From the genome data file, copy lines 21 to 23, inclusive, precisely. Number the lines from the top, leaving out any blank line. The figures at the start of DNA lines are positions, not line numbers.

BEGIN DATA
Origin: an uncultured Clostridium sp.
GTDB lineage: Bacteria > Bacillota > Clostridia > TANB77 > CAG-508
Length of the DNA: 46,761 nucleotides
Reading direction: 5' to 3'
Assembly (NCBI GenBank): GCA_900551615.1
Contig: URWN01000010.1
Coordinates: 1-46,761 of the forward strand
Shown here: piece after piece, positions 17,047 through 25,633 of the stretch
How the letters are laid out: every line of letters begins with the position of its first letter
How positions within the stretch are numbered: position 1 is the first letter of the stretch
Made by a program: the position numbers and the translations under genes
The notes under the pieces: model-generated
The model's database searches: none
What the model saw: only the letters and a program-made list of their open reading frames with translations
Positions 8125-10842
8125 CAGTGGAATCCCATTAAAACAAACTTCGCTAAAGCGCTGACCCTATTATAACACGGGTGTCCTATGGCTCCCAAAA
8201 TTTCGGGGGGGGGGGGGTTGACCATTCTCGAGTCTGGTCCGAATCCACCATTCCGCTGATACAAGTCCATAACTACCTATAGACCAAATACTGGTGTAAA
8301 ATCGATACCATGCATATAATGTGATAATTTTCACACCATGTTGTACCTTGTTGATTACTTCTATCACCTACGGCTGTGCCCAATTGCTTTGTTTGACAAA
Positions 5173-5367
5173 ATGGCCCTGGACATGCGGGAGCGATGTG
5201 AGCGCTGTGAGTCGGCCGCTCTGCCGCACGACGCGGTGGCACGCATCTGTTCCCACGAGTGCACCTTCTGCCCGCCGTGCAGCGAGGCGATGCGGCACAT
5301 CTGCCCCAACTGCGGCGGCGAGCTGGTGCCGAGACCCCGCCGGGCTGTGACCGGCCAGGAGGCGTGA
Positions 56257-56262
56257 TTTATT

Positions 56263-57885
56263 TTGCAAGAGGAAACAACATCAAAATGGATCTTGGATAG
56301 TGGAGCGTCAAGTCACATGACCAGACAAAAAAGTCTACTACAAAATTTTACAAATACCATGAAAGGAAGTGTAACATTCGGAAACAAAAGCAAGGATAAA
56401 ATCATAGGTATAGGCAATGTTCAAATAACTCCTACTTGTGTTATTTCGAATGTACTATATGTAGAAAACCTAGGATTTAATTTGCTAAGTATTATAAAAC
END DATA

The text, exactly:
5201 AGCGCTGTGAGTCGGCCGCTCTGCCGCACGACGCGGTGGCACGCATCTGTTCCCACGAGTGCACCTTCTGCCCGCCGTGCAGCGAGGCGATGCGGCACAT
5301 CTGCCCCAACTGCGGCGGCGAGCTGGTGCCGAGACCCCGCCGGGCTGTGACCGGCCAGGAGGCGTGA
Positions 56257-56262